A day before the Oregon court's decision, the California Court of Appeal held in another tobacco case brought by an individual plaintiff that Philip Morris's proposed jury instruction on punitive damages should not have been rejected, citing the Supreme Court's decision in Williams, and ordered a new trial on punitive damages. (Bullock v. Philip Morris USA, Inc., 2008 WL 240989 (Cal. App. Jan. 30, 2008).) But, Peck noted, this instruction was short and to the point, unlike that in Williams.

Philip Morris is expected to file for certiorari with the Supreme Court again. However, Thomas said, "there's no purpose to be served by further review."

What does Williams mean for the issue of unconstitutionally excessive punitive damages?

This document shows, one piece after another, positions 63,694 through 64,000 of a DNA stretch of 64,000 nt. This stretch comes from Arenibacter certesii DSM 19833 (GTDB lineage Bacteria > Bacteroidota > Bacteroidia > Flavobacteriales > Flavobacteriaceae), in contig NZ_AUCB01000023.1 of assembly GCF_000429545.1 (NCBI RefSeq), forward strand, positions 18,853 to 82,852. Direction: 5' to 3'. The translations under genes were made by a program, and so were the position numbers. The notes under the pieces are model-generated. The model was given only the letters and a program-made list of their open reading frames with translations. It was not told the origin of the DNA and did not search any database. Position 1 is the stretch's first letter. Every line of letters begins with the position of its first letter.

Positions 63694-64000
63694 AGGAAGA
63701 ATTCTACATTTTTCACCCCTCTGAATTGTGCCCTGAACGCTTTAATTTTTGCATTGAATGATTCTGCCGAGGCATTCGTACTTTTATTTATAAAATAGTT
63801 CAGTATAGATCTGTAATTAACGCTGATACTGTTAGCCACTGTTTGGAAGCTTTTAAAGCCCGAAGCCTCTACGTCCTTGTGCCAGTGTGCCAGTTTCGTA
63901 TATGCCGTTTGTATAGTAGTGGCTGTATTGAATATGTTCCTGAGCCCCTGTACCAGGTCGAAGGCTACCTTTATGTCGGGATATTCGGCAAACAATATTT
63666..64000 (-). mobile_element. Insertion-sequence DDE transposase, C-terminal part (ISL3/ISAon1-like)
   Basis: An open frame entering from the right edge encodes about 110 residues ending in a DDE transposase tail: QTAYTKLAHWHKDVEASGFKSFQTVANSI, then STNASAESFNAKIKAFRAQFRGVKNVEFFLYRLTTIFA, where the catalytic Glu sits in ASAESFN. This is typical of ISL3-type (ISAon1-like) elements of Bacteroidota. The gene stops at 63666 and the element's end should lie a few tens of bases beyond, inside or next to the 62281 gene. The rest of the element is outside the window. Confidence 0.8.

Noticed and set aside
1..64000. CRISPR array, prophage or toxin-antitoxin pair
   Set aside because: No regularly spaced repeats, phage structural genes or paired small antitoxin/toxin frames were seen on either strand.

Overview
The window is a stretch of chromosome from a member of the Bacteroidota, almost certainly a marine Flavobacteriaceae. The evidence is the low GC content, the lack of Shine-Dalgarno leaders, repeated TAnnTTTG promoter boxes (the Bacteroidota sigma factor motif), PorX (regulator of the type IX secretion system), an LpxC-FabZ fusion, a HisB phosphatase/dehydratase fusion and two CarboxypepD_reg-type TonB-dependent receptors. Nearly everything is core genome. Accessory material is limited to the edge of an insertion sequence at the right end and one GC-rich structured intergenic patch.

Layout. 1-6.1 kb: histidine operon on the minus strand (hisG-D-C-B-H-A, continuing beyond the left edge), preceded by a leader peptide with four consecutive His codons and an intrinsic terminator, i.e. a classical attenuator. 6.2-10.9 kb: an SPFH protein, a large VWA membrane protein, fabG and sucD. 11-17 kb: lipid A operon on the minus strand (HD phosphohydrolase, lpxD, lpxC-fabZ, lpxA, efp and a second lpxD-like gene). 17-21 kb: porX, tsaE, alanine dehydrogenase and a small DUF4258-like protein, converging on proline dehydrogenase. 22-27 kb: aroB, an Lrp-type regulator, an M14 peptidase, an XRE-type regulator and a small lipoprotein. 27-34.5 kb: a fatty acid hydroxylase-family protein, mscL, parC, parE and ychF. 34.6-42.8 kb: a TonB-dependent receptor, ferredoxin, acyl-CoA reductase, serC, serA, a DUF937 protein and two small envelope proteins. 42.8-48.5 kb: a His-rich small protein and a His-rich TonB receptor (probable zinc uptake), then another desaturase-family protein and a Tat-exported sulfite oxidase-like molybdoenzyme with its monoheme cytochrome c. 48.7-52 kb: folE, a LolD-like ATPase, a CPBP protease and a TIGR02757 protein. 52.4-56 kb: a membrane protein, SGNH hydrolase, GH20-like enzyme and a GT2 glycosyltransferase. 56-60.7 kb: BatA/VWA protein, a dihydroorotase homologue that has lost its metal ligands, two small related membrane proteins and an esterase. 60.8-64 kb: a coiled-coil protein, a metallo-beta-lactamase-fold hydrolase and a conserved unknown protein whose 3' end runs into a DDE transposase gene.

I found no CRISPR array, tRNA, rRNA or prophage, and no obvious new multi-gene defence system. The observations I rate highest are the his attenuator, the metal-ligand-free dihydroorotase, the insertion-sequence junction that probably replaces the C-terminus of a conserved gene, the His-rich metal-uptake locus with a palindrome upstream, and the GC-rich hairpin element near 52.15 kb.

"The Supreme Court twice has suggested that there might be a presumptive ratio, but no mathematical bright line," CCL's Peck said. "The traditional, centuries-old measure is the gravity of the offense."

He added that in the Williams case, "the jury saw overwhelming evidence of Philip Morris's misconduct. That's the explanation for the verdict that the jury rendered."

Mark Gottlieb, director of the Tobacco Products Liability Project, noted in a statement that the Williams decision "will loom large for the thousands of pending Florida claims recently filed in the wake of the Engle class action and should encourage more attorneys to take on individual tobacco products liability cases."
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Author:Burtka, Allison Torres
Date:Apr 1, 2008